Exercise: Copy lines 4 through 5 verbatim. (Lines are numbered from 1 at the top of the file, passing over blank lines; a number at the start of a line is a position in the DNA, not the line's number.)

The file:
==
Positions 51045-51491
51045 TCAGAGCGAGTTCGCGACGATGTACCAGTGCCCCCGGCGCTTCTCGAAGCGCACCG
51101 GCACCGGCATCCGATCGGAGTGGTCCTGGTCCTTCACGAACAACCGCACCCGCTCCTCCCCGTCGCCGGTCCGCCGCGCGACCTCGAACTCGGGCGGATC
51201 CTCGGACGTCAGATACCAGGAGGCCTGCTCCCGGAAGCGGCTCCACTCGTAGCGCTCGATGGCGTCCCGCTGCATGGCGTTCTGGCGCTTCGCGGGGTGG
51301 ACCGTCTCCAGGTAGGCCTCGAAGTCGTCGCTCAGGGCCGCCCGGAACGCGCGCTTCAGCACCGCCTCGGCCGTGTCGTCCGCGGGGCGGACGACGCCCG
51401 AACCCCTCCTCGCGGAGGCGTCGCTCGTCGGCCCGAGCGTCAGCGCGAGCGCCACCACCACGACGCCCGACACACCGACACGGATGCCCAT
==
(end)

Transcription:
51201 CTCGGACGTCAGATACCAGGAGGCCTGCTCCCGGAAGCGGCTCCACTCGTAGCGCTCGATGGCGTCCCGCTGCATGGCGTTCTGGCGCTTCGCGGGGTGG
51301 ACCGTCTCCAGGTAGGCCTCGAAGTCGTCGCTCAGGGCCGCCCGGAACGCGCGCTTCAGCACCGCCTCGGCCGTGTCGTCCGCGGGGCGGACGACGCCCG